An Oneida County village has decided to change an official seal that depicted a Caucasian man choking a Native American after an online petition.

The new design however, kind of looks like the old one. Was it the right move?

The Village of Whitesboro is about 80 miles northwest of Albany and has just under 4,000 residents according to the 2000 census, It was founded in the late 1700s by Hugh White, who according to local historians, defeated an Oneida Indian in a friendly wrestling match. 

The village's website claims that the logo goes back to the early 1900s. The story is that village founder Hugh White had a friendly wrestling match with an Oneida Indian. According to the story, White won the match thus earning the respect of Oneida people.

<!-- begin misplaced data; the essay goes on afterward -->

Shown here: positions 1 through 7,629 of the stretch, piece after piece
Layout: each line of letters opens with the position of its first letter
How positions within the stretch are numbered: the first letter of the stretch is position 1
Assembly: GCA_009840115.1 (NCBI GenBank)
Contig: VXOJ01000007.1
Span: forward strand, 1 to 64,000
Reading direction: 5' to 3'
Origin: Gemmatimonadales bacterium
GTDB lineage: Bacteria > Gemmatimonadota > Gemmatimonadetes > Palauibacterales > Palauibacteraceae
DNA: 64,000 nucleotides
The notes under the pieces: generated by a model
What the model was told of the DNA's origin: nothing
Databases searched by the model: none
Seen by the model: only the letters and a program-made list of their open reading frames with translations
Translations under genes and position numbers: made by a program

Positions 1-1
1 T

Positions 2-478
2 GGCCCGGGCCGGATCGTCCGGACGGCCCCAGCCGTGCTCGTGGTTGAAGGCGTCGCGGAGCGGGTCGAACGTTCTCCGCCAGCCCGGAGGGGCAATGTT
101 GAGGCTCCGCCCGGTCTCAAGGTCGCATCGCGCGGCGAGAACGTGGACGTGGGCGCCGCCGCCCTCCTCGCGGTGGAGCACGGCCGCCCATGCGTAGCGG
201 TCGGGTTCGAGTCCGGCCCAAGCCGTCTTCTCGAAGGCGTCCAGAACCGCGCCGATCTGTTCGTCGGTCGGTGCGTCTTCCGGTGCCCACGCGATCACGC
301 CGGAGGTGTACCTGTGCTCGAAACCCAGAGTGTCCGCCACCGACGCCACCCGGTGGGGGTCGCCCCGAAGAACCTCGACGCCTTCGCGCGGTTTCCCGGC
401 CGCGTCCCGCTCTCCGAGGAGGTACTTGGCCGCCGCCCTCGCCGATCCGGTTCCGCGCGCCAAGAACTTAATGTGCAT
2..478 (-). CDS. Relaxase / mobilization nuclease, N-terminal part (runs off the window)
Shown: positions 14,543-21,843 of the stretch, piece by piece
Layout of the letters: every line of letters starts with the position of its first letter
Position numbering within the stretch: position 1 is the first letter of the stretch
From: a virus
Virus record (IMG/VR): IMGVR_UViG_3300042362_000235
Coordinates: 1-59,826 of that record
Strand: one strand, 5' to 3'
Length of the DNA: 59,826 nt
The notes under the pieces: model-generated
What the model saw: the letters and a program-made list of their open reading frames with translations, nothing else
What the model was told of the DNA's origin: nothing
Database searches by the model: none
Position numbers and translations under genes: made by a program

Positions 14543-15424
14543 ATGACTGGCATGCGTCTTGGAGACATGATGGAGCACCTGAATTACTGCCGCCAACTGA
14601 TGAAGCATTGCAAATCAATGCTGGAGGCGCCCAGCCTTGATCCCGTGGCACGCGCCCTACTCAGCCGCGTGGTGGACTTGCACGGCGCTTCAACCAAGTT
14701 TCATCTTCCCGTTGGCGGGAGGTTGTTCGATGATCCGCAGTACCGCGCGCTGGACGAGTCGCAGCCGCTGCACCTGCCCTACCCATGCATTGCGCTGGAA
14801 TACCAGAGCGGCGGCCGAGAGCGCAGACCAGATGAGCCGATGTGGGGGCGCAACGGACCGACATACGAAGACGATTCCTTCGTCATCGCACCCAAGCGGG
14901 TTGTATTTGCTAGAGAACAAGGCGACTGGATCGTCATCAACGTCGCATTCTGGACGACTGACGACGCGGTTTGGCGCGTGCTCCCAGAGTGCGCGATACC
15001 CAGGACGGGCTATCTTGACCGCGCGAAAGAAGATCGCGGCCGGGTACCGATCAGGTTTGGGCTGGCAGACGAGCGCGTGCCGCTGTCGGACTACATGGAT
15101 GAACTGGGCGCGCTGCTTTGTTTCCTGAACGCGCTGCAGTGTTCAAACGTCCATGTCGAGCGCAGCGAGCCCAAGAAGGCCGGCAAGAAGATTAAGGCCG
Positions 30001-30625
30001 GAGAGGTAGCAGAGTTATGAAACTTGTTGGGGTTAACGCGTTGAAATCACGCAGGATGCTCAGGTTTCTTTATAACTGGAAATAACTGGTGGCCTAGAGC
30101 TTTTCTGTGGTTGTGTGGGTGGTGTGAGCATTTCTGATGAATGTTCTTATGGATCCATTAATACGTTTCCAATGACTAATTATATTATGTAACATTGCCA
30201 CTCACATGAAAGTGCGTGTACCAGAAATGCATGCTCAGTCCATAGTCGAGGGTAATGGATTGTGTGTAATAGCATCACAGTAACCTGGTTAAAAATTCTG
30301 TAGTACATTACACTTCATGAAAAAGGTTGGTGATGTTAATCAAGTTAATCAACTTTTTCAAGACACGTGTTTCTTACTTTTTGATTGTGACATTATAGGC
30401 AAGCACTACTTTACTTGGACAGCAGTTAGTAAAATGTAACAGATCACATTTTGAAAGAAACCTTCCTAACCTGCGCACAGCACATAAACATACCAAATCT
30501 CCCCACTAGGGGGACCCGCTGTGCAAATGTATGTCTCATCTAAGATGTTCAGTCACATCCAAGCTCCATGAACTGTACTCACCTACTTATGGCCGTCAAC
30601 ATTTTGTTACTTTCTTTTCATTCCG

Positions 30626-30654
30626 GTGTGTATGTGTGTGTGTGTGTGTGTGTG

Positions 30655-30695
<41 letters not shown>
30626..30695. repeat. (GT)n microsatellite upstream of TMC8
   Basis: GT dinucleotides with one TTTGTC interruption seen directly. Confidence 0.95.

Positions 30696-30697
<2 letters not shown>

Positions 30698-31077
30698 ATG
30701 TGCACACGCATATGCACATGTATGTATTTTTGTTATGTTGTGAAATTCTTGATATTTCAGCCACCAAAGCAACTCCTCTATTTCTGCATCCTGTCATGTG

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In 2015, an online petition demanded that the seal be changed. The petition said that it could be interpreted as condoning violence against Native Americans. Residents voted 157-55 in 2016 to keep the old logo (the old logo had been slightly altered in the 1970s, with White's hands on the Indian's shoulders instead of on his neck).

In spite of the vote, village officials decided to change it anyway, with White's arms now locked with the Oneida Indian's arms like something out of an actual wrestling match. It isn't much of a change, but some are pointing out that if residents voted to keep the old seal logo, then that's just how it should be. Others welcome the change, saying the old one was racist and outdated.

The old seal had drawn national attention from such shows as The Daily Show, as well social media backlash on Twitter and YouTube.